The Master escapes, and the Doctor falls.

It is the end for him, and he is accompanied to his death by visions of Sarah Jane, Harry Sullivan, the Brigadier, Leela, K9, and Romana. The Doctor is not troubled by this however, and he smiles, for the moment has been prepared for as the mysterious white figure arrives. He is the Watcher, and has been some form of the Doctor all along. The Watcher melds with the Doctor, and the Time Lord regenerates.

The ending was a bit rushed. I would have liked more explanation about the Watcher and his meaning. As it stands now, it’s a plot convenience on the order of the Third Doctor.

But, those complaints are small potatoes in comparison to the positives. I loved how the companions truly carried this story. I also loved how the Doctor gave his life to save the universe. It can’t happen with every story, but they are much more powerful when he is willing to make that sacrifice.

So, yeah, this is a top story even without the handicap I give to regeneration stories.

 

Rating: 5/5 – “Fantastic!”

 

UP NEXT – Eighteenth Series and Fourth Doctor Summary

The Timestamps Project is an adventure through the televised universe of Doctor Who, story by story, from the beginning of the franchise. For more reviews like this one, please visit the project’s page at Creative Criticality.

Timestamp #115: The Keeper of Traken

Doctor Who: The Keeper of Traken
(4 episodes, s18e21-e24, 1981)

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An old face gets a new face.

Finally back in N-Space, the Doctor and Adric travel near the Mettula Orionsis system, a place known for its universal harmony. In a move that surprises the Doctor, the TARDIS falls into orbit around Traken and an old man appears in the console room. He is the Keeper of Traken, he has taken control of the TARDIS, and he is dying soon and will need to pass his powers to a successor. He asks the Doctor to come, but warns him of danger in the form of a Melkur, a supremely evil creature that was trapped in a garden and turned into a calcified statue. The creature has a fan: A woman named Kassia seems smitten by it.

You know, Adric has an uncanny knack for the TARDIS controls. Is he supremely intelligent and learning how to pilot the blue box, or is he just getting lucky like he did in Nowhere?

Flash forward to present day where Kassia is marrying Consul Tremas, a man who has been blessed as the next Keeper. Kassia is relieved of her self-imposed burden of tending to the Melkur, and Tremas’s daughter Nyssa is prophesied to take up the task. After the ceremony, Kassia returns to the garden to bid farewell to the Melkur, and it speaks to her in a single ominous word: “Soon.”

In the morning, the Doctor and Adric review the Time Lord’s logs (the latter being far more confused about them than the former) to see if he has ever visited Traken. On the planet below a dead body is found under mysterious circumstances. Kassia organizes a meeting of the planet’s consuls and, believing that the event was a murdered, declares that the Fosters (the local guards) be armed. The consuls are unsure.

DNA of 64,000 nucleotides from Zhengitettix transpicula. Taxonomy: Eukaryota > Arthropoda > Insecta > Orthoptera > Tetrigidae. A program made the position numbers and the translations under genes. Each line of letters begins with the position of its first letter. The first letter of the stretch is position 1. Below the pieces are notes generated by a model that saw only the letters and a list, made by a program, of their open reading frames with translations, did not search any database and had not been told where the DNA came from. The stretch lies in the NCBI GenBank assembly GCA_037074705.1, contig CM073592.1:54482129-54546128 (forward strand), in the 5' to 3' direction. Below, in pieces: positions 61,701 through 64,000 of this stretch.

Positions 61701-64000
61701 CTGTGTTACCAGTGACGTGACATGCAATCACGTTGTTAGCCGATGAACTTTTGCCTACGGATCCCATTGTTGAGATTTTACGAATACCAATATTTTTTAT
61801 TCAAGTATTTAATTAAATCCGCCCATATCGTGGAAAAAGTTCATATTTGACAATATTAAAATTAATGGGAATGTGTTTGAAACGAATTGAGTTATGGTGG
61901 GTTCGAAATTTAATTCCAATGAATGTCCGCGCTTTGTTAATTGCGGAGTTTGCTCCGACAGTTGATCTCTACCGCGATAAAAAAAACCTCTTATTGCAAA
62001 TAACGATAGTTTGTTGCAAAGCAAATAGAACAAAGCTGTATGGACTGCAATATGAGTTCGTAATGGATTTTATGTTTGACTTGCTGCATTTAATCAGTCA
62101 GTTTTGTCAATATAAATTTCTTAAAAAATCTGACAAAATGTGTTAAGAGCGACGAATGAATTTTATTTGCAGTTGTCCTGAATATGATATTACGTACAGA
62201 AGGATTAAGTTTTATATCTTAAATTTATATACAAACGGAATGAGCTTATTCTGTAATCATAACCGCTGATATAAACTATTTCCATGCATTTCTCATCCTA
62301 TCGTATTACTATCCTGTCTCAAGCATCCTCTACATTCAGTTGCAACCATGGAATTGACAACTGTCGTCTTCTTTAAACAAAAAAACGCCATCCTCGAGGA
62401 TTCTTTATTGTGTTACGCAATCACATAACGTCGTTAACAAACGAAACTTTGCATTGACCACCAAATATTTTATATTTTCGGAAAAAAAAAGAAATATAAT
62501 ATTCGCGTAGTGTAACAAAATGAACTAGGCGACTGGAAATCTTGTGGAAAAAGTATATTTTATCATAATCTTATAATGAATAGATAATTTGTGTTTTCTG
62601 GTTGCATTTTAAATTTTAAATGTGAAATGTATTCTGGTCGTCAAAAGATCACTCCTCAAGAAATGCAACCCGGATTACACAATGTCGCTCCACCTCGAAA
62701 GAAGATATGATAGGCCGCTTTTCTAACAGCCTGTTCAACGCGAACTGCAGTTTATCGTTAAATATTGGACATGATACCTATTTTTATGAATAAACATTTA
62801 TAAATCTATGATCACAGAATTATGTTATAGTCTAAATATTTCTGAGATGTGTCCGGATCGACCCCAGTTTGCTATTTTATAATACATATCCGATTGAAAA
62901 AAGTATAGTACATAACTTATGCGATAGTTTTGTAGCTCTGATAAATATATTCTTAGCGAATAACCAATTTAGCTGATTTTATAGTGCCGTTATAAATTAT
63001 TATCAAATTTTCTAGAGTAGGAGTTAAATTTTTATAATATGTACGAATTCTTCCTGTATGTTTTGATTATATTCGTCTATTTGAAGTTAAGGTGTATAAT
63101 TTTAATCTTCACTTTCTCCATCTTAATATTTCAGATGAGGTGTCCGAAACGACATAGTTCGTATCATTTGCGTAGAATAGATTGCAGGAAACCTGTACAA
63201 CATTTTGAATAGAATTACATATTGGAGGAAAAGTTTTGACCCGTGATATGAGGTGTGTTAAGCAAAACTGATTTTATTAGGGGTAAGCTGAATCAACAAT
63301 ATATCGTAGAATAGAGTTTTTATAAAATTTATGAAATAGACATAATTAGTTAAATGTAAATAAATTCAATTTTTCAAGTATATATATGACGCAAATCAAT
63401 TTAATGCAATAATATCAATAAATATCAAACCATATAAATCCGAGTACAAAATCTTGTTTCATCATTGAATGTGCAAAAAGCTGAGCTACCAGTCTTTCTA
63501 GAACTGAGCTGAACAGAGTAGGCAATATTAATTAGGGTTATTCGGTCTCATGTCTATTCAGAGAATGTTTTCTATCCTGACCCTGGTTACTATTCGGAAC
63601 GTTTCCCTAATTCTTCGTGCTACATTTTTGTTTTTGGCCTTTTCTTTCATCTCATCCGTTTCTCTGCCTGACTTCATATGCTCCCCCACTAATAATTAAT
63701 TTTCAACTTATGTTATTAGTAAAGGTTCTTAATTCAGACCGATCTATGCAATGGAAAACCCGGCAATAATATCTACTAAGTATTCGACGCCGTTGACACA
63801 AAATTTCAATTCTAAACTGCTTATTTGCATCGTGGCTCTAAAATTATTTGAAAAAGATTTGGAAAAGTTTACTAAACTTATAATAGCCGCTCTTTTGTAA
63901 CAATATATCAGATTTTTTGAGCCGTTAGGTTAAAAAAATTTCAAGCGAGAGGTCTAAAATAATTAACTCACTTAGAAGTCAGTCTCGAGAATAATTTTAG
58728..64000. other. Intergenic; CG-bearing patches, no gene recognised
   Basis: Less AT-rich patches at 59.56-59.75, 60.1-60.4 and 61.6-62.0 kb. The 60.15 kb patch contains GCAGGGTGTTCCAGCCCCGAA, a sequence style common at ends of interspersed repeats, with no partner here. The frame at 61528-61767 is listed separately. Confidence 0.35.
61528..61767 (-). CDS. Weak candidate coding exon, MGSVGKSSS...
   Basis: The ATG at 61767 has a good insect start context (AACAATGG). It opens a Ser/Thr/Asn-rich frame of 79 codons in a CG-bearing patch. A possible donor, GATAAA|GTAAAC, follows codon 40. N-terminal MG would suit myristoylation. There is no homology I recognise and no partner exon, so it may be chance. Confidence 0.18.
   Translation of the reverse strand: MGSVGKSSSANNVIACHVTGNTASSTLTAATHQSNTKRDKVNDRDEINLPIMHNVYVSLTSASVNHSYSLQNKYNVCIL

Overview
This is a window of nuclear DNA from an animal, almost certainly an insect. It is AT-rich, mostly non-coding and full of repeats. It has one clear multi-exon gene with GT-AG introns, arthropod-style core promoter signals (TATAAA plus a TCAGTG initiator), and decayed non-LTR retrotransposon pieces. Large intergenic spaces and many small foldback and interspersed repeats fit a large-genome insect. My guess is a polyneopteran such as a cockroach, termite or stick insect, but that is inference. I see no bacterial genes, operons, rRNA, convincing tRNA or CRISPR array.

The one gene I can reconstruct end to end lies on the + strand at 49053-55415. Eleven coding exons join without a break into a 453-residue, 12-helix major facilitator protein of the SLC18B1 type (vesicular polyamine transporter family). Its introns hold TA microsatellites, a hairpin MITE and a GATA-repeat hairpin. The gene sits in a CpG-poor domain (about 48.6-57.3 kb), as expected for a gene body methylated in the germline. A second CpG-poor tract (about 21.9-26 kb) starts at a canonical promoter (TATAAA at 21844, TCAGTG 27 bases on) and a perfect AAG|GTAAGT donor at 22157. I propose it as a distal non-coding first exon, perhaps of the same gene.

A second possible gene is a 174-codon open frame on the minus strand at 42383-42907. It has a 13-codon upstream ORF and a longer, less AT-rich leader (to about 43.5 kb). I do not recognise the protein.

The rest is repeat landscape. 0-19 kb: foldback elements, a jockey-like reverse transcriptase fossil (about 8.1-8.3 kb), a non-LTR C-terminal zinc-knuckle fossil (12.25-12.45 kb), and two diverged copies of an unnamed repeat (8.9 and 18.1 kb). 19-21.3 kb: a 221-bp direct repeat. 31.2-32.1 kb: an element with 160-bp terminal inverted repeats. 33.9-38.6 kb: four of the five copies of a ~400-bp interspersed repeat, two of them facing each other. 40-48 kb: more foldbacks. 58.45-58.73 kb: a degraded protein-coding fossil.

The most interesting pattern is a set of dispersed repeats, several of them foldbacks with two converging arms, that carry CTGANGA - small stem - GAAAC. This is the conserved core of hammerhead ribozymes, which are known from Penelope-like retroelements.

The Doctor and Adric arrive on the surface and investigate the Melkur. After some wandering about, they are surrounded by armed Fosters. They are taken before the consuls, who have just voted to summon the Keeper and are surprised to discover that their leader has summoned the Doctor to appear before them. The consuls send Proctor Neman and his Fosters to verify the Doctor’s story by visually sighting the TARDIS, but the Melkur shoots red light from its eyes and the craft vanishes before the Fosters arrive.

Wait… what?

The consuls summon the Keeper for his advice. As the Doctor asks him to verify the story, the Melkur arrives. The Keeper declares that infinite evil has invaded the sanctum and disappears, and the assembly draws the conclusion that the evil is the Doctor.

To quote another famous doctor, oh boy.

Kassia declares that the travelers are agents of the Melkur before dramatically fainting. The Doctor, believing in more a scientific reasoning for the events, offers to help Tremas scan the area. Consul Tremas offers them asylum under his privilege, which means if the travelers are at fault, Tremas will share their fate. As they investigate the strange energy fields, the Melkur continues to rampage through the courtyard, and Kassia discovers the corpses in its wake. She hides the bodies before the consuls find them, but the Doctor finds evidence anyway before asking for breakfast. As they eat, Kassia consults with the Melkur, and after the meal, the Doctor and Tremas search for the TARDIS while Adric and Nyssa analyze the data.

The consuls gather in secret to discuss Tremas’s actions and analyses. When it is revealed that Consul Seron also knew of the studies, the assembled consuls suggest that Seron should enter rapport with the Keeper instead of Tremas. Kassia reveals this to the Melkur, receives a special band as a token of its allegiance, and is commanded to be its eyes and ears in the court. Unbeknownst to her, the Melkur is being controlled from a remote location. She leaves the grove through a secret passage, unknowingly witnessed by the Doctor and Tremas.

The Doctor detects a time cone around the TARDIS which has displaced it in time. As he moves off with Tremas to investigate it, Nyssa and Adric attempt to enter the grove, but Nyssa is pulled aside by the consuls. Adric finds the Doctor and Tremas, and they move to a secluded location to discuss the young man’s findings. Adric has found readings consistent with a TARDIS, but not with a Type 40. They are interrupted by Seron’s attempt at rapport, which is successful but disrupted by Kassia as she kills the consul with her new laser vision. She declares the travelers and Tremas as agents of the Melkur, and they are forced to flee into the grove. The Doctor reveals the TARDIS against the protests of the Melkur, but before they can get inside Kassia stuns Tremas and the travelers are captured by the Fosters.